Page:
Mortgage Default

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Property Lawyer, Terese Kingman looks at the remedies available to a lender if a borrower defaults on mortgage repayments.

There are various remedies available to a mortgagee, or lender, if a mortgagor, or borrower, defaults on mortgage repayments.

The usual mortgage scenario involves the borrower making financial payments to the lender in respect of money advanced to purchase a home. The property itself is used as security for the borrowing.

If a borrower defaults on paying the mortgage instalments the lender can sue on the covenant. The covenant is the promise the borrower made to make mortgage repayments. However this can be a fruitless exercise where the borrower is experiencing financial problems and has no means of making any further repayments or meeting any court orders.

The lender also has the right to obtain possession of the property. This right was established in the case of Four Maids v Dudley Marshall, which dates back to the 1950’s. The Judge in that case said a lender has the right to possession of the property even before the ink is dry on the contract! It is a prerequisite to sale by the lender that vacant possession be obtained.

In order to obtain possession the lender must seek a Court Order to avoid liability under the Criminal Liability Act 1977. The borrower can apply under s36 Administration of Justice Act 1970 for postponement of these proceedings but the application will only be considered if they can show they are able to make repayments of the mortgage arrears and interest. The court will often allow the borrower time to repay the arrears and this may prevent the lender from obtaining possession.

Since the case of Cheltenham & Gloucester Building Society v Norgan (1996) the courts have been willing to consider giving the borrower a reasonable period of time to pay off the arrears.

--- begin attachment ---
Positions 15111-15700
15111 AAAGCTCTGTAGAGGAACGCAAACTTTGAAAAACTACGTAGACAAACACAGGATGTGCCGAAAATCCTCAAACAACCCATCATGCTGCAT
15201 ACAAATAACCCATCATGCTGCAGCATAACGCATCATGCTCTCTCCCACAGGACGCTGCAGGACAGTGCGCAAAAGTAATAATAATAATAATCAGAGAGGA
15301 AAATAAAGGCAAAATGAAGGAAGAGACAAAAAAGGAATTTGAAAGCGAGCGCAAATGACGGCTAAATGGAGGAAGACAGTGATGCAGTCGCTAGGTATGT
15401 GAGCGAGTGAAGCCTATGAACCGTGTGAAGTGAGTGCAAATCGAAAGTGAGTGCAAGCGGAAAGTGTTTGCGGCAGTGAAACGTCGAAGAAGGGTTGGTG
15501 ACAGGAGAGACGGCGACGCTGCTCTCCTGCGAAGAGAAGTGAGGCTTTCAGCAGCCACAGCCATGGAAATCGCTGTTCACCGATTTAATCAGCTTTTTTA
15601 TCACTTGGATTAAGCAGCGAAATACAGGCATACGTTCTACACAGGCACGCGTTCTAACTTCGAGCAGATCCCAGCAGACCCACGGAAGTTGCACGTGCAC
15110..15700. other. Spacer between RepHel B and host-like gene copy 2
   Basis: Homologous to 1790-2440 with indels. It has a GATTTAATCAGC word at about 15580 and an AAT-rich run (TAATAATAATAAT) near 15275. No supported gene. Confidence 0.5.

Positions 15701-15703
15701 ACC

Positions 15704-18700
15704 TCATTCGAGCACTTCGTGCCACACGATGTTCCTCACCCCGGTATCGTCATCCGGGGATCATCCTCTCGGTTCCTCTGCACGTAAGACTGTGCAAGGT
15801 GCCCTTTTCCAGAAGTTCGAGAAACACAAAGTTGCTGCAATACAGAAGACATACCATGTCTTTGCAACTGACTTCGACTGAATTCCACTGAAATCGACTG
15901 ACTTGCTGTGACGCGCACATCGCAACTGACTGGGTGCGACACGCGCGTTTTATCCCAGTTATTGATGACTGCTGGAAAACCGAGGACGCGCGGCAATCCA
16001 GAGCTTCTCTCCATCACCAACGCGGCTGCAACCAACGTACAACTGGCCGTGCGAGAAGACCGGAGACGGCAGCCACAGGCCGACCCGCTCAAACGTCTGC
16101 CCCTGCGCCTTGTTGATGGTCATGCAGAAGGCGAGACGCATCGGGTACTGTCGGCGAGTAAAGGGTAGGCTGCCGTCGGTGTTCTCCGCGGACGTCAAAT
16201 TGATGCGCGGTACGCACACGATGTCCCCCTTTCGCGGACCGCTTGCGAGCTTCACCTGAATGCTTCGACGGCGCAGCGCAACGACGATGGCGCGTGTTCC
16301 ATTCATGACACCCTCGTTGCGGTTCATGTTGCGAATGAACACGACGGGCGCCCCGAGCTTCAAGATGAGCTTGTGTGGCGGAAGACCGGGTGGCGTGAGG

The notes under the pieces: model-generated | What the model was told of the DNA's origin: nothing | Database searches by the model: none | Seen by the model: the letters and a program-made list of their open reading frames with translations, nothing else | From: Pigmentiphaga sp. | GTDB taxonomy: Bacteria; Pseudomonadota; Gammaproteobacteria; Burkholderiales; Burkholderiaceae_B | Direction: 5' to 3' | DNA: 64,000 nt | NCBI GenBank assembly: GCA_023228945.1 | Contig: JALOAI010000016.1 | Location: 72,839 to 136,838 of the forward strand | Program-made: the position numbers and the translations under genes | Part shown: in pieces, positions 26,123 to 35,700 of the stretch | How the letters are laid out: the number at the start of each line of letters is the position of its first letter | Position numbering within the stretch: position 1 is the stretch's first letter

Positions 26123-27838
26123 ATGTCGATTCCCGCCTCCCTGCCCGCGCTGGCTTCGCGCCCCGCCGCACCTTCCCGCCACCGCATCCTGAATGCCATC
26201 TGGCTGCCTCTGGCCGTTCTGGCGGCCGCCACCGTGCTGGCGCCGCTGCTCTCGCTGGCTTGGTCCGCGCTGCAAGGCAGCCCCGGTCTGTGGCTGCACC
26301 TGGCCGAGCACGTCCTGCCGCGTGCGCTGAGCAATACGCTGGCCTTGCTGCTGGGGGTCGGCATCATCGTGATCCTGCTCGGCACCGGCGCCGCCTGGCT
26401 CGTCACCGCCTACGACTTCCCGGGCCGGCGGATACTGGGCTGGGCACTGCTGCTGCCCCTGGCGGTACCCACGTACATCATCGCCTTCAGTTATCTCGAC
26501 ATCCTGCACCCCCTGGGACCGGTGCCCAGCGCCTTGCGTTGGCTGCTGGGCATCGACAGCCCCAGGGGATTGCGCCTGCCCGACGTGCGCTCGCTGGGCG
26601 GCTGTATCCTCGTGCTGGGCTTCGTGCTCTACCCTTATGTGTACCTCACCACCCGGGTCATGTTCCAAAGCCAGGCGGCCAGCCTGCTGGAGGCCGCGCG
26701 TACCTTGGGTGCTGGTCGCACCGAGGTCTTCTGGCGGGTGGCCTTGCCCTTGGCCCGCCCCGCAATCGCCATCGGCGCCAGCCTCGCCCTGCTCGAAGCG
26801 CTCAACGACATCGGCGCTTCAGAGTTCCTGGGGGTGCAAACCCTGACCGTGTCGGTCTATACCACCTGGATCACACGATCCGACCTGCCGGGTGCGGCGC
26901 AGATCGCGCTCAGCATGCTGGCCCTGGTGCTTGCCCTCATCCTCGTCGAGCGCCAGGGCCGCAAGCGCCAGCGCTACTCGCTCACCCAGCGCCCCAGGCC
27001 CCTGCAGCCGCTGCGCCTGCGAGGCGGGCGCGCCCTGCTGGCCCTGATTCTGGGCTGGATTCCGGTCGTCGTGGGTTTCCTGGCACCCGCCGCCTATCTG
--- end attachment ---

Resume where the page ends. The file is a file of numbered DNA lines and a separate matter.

Under s101 Law of Property Act 1925 a lender has the right to exercise its power of sale if the mortgage was made by deed and the legal date of redemption has passed. The lender’s power of sale then becomes exercisable under s103 of the Act if the borrower is in arrears, the legal date of redemption has passed and it is a mortgage.

Once the power of sale has become exercisable the lender has the right to sell whenever it chooses and has a duty to obtain the best price for the property. As soon as a sale has been agreed the lender must make available to the prospective buyer all documents relating to the property, including planning permissions.

A more draconian option available to a lender is foreclosure, but this right is rarely exercised these days.

It is unlikely in a residential transaction that a lender would appoint a receiver or issue a foreclosure notice but if they did then a borrower could applying for a sale of the property under s91 Law of Property Act 1925.

For free initial advice about conveyancing and property transactions please contact Terese Kingman at Slee Blackwell, 2 Lime Court, Pathfields Business Park, South Molton on 01769 575982 or email her at [email protected]